A dense canopy of tropical plants gives this stylish modern garden a lush and jungly feel. Owners Simon Bennett and Laura Holmes treat us to a tour
This bright, jungly garden has a secluded feel, with leafy palms and banana plants creating intimate spaces filled with exotic-looking flowers. “We’d just finished converting the barn on my parents’ farm when we started work on the garden about 10 years ago,” says owner Simon Bennett, who lives here with his partner Laura Holmes.
“We had no experience, but we knew that we wanted plants to tower overhead on different levels to create a lush planting scheme to look out on. Exotics seemed to be the answer and, after clearing the ground of grass and rubble, we started with trachycarpus, tree ferns and a couple of cordylines. Sadly we lost a lot of them that winter and became a bit disheartened…”
The couple really got into their stride in 2012, after spending time visiting exotic gardens such as Tresco Abbey and Lamorran House in Cornwall. “We were inspired by the dense plantings of palms there, and also by Will Giles’ exotic garden in Norfolk, which showed us what could be grown outdoors in the British climate.
“We started off in the walled area next to the kitchen, where we chose large-leaved and tall-growing plants for maximum impact, such as bananas Musa basjoo and Ensete ventricosum ‘Maurelii’, brugmansia (angel’s trumpets), butia palms and tetrapanax, all bought online from specialist nurseries.
“Many beds are raised to give the plants extra height,” says Simon. “We invested in more mature specimens to create the towering canopy we wanted more quickly.
“We then filled in the lower levels with plants that have exotic-looking flowers and leaves, such as Begonia rex and cane-stem begonias, anthuriums, echiums, hedychiums, eucomis and cannas.”
Potted houseplants are incorporated into the summer displays. “These include Swiss cheese plants, staghorn ferns, spider plants and tradescantias,” says Simon. “Bromeliads and air plants are attached to tree trunks.”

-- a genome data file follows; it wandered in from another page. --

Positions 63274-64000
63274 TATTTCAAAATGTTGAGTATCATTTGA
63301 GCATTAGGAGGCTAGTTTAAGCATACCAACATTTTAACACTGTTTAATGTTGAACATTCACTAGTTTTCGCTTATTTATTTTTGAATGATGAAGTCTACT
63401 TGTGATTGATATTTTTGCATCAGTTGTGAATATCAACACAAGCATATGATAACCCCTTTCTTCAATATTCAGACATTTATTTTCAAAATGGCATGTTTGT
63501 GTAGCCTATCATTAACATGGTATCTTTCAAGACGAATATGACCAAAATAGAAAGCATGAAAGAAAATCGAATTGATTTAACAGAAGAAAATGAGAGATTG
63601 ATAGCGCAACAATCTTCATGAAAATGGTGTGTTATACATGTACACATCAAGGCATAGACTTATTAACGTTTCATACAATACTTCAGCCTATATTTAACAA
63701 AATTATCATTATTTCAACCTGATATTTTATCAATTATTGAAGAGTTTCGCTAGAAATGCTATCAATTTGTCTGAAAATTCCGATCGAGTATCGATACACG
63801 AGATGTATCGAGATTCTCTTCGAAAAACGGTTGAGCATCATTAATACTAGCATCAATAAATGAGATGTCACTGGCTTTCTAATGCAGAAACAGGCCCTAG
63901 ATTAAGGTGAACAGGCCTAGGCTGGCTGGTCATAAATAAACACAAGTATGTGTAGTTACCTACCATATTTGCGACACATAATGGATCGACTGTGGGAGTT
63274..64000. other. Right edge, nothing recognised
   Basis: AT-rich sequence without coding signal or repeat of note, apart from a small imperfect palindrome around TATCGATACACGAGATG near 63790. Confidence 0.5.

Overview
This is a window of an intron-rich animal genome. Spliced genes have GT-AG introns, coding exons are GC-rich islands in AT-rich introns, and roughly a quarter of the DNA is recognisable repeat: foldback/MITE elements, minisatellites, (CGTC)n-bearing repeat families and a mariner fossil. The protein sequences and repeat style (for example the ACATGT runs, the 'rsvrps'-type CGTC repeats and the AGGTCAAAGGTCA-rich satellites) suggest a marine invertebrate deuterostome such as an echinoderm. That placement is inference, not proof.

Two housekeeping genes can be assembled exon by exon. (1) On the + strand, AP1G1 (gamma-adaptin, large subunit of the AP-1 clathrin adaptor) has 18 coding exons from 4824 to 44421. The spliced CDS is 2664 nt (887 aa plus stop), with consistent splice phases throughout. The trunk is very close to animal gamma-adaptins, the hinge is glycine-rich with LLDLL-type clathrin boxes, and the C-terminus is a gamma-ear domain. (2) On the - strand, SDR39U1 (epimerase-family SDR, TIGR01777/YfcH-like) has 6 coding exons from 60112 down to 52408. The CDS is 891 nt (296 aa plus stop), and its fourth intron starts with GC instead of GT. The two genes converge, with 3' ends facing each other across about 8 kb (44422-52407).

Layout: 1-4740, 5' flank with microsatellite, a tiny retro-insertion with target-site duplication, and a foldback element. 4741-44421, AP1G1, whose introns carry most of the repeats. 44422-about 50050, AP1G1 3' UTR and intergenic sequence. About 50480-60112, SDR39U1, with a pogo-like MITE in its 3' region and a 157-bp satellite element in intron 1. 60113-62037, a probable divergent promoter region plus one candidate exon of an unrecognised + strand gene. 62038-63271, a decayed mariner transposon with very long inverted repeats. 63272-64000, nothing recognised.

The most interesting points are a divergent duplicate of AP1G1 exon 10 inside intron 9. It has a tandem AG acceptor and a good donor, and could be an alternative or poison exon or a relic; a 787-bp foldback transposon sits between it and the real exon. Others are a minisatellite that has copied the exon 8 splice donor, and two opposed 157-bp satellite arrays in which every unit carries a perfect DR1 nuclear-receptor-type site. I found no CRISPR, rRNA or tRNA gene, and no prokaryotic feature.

The couple soon extended their exotic planting beyond the kitchen garden. “As we grew in confidence and experience, we dug over more of the garden to create fresh planting areas,” says Simon. “These are connected by winding gravel paths and lead to a jungle hut – our covered outdoor seating and dining area – and also to a large greenhouse, predominantly used to overwinter our more tender plants. We got special planning permission for the greenhouse, because it had to be really tall (4m/13ft) to accommodate some of our larger specimens.”
Tender plants are moved under cover towards the end of October, with Simon keeping a careful eye on the weather forecast for frosts. “Our greenhouse is heated to 5C (41F) to ward off frost damage. The plants stay in there until May when we plant everything out again.
“Even so, I’ve often been surprised how many can survive outside. Our tree ferns have remained evergreen for the past four years and our Musa basjoo bananas are mainly unprotected, although I did wrap them up with fleece and straw when the ‘Beast from the East’ struck in 2017.”
Tetrapanax now tower overhead and the eucomis, hedychiums and tradescantia all survive winter outdoors, with echiums naturally seeding around.
“We spend most of our summers watering, feeding, deadheading, staking, tying in and moving the potted displays around as new plants come into flower,” says Simon. “We also do a lot of propagating for our plant sales bench on open days. It’s labour intensive, but we love it!”
IN THE GARDEN WITH… Laura Holmes & Simon Bennett
AT Oak Barn, Church Street, East Markham, Newark NG22 0SA
GARDEN SIZE 21x32m (70x105ft)
SOIL Improved heavy clay
FEATURES Dense canopy of greenery and tropical foliage; gravel paths; palms and bananas underplanted with cannas and gingers; houseplants bedded out; large greenhouse; jungle hut used for dining and socialising. See www.ngs.org.uk